Synopsis

A Watery Probe for Ion–Electron Interactions

Physics 16, s36
Researchers have developed a method for measuring the strength of certain ion–electron interactions in water, with initial tests throwing up unexpected results.
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When it comes to strength, interactions between positively charged ions (cations) and negatively charged 𝜋-electrons top the table. Such interactions abound in biological systems, where they are involved in processes ranging from protein folding to molecular recognition to ion transport, all of which happen in watery environments. Yet scientists have struggled to study cation– 𝜋 interactions in such aqueous systems. Now a team of researchers based in China demonstrates a method that can probe the influence of water molecules on the strength of cation– 𝜋 interactions [1]. The team says that the method could be adapted to quantify the strength of other elusive interactions.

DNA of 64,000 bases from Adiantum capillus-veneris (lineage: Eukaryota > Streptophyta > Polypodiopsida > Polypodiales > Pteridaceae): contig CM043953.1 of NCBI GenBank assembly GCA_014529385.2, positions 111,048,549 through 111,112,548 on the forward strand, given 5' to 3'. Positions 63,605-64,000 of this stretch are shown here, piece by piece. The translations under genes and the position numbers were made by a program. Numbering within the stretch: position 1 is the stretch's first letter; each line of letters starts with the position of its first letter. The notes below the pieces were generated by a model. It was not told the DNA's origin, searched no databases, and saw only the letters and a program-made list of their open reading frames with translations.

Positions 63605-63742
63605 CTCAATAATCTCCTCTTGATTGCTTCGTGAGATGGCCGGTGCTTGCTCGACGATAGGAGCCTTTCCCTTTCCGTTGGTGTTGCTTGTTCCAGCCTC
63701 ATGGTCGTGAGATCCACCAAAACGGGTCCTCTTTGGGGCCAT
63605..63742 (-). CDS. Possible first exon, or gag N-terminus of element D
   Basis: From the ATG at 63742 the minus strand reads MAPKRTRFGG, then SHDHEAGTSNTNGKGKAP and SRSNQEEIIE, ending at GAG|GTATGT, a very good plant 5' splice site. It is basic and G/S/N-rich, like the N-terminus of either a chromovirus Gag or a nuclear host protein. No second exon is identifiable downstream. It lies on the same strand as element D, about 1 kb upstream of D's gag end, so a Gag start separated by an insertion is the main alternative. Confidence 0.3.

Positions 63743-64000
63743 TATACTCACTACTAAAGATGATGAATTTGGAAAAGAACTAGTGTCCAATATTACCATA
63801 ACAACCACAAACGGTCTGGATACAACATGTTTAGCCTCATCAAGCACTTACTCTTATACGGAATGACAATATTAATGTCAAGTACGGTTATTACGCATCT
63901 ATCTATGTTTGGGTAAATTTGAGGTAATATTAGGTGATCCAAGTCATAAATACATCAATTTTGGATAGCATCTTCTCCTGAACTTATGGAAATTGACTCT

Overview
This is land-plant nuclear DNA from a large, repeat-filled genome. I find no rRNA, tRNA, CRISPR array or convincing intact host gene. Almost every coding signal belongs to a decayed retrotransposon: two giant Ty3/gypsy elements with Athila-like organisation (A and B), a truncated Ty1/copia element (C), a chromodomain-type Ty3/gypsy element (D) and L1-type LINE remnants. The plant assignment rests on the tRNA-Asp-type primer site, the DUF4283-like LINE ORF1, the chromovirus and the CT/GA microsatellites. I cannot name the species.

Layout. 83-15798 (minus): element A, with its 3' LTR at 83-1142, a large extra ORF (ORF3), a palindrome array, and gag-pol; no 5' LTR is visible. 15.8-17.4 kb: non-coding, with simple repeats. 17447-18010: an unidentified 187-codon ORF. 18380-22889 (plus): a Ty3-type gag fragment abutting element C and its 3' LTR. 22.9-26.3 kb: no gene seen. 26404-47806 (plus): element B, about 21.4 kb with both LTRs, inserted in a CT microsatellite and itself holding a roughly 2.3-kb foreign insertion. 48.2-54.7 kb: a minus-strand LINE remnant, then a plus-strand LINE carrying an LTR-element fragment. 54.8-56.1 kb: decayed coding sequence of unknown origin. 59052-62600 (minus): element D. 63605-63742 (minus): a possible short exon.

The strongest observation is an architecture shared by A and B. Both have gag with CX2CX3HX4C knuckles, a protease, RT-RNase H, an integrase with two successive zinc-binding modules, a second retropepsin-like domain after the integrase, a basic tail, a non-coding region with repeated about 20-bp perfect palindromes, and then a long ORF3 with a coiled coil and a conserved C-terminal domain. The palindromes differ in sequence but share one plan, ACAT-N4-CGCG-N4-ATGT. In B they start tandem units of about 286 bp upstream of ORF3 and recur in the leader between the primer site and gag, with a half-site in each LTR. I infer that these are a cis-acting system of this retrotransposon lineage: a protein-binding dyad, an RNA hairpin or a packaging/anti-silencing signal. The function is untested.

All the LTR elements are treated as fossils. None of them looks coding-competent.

Previous methods for monitoring cation– 𝜋 interactions were developed for gas environments, where the surroundings have little influence on the system. All biological systems contain water in some form, but only semiquantitative methods previously existed for cation– 𝜋-interaction measurements in fluid environments.

To get around this problem the team uses an atomic force microscope (AFM) to study the cation– 𝜋 interaction for a single molecule Previously the researchers showed that an AFM could be used to determine the strength of the repulsive interaction between a single hydrophobic polymer and water. Now they find that it also works for probing cation– 𝜋 interactions. Measuring this interaction for lithium, sodium, potassium, and ammonium cations, the team find that the cation– 𝜋 binding-energy “scoreboard” follows a different order in water than it does in air.

The team attributes this unexpected ordering to differences in the cations’ hydration properties. The researchers say the results could inform the development of materials with stronger binding properties and of drugs with improved efficacies.

–Katherine Wright

Katherine Wright is the Deputy Editor of Physics Magazine.

References

  1. W. Di et al., “Single-molecule force spectroscopy reveals cation-𝜋 interactions in aqueous media are highly affected by cation dehydration,” Phys. Rev. Lett. 130, 118101 (2023).

Subject Areas

Chemical PhysicsBiological Physics

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